The piece I wanted to share with you today is the famous "Va, pensiero", also known as the "Chorus of Hebrew Slaves" from the opera Nabucco (1842) by Giuseppe Verdi. The opera was written during the time of the Risorgimento, the social movement across the different states of the Italian peninsula towards securing reunification and freedom from foreign occupation. To this day, the chorus remains an "unofficial national anthem" of Italy. With your permission, I will include the full text below:
The chorus is clearly inspired by Psalm 137 ("By the Rivers of Babylon"). Verses 1-2 introduce the same premise: "By the rivers of Babylon, there we sat down, yea, we wept, when we remembered Zion. We hanged our harps upon the willows in the midst thereof." All art being in dialogue with other art, this psalm had taken on a new energy, a new social force in Verdi's opera as a reflection of popular sentiment.
In our current day and age, it could be hard to relate to a story that is so ancient. It is impossible to truly apprehend the experience of 2500 years past. That is why, like Verdi, we could do well to think of this psalm (and this chorus) as a contemporary story. We see different versions of it, after all, rather frequently. We see it in South East Asia, in the Middle East, in Western Europe, in North America. At this point examples may be superfluous.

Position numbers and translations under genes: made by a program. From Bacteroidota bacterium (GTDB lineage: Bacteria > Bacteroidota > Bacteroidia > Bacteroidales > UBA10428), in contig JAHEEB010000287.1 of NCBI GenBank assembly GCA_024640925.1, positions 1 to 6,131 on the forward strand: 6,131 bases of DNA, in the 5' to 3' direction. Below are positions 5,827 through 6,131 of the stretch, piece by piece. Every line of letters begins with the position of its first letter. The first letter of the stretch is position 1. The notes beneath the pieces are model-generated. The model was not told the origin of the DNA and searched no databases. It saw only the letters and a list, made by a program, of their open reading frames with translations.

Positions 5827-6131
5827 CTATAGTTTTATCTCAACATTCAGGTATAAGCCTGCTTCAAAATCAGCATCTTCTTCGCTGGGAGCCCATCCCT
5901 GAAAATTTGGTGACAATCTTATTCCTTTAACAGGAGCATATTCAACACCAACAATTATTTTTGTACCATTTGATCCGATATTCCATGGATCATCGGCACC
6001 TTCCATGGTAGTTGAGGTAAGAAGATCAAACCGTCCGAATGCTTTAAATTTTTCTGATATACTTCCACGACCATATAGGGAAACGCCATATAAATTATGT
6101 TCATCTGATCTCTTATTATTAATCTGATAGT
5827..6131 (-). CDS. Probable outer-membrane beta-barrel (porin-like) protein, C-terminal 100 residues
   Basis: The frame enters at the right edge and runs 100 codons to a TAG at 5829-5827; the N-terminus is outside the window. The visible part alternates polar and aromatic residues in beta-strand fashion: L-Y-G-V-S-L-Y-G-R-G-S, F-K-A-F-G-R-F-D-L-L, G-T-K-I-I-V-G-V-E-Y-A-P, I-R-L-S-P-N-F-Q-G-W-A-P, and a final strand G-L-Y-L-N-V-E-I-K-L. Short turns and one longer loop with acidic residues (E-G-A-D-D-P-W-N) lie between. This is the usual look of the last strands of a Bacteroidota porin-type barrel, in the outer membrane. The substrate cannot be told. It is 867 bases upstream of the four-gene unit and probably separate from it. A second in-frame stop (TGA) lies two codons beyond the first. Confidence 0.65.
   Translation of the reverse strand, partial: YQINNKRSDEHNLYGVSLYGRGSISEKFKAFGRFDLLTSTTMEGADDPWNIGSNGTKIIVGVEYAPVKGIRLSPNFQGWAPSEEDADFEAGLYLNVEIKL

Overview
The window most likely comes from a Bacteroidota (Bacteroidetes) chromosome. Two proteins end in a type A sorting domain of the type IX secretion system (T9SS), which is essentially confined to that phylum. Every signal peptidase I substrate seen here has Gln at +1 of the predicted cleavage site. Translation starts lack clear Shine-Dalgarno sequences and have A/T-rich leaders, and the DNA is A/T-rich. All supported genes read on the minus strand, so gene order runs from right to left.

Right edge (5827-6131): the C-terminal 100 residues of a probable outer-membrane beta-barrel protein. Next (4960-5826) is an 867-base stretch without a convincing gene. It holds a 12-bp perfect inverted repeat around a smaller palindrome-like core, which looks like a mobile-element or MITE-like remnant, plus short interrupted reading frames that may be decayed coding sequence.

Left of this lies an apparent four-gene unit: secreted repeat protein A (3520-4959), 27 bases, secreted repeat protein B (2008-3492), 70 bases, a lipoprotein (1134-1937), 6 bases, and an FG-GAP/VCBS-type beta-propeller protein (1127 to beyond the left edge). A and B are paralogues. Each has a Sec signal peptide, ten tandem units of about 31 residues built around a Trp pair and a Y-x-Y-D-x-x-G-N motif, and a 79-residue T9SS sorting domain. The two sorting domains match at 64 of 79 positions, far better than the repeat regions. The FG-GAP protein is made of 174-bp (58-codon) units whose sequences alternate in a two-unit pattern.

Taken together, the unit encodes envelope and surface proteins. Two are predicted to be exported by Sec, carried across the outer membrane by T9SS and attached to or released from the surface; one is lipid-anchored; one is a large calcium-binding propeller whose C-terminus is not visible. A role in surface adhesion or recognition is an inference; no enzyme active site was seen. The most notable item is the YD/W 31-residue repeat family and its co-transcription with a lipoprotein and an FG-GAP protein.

Today's recording was made in 2001 at the Metropolitan Opera. I find in this not only an artistic contextualization of social life, but also a new way of relating to Scripture. It fills me with hope that, at some point, we can have a world that is capable of the kind of solidarity that Verdi speaks of, that will allow us to transform its residual suffering into virtue.
Until next time, dear friends! I promise I will keep the next one light! As always, hope you are well these days.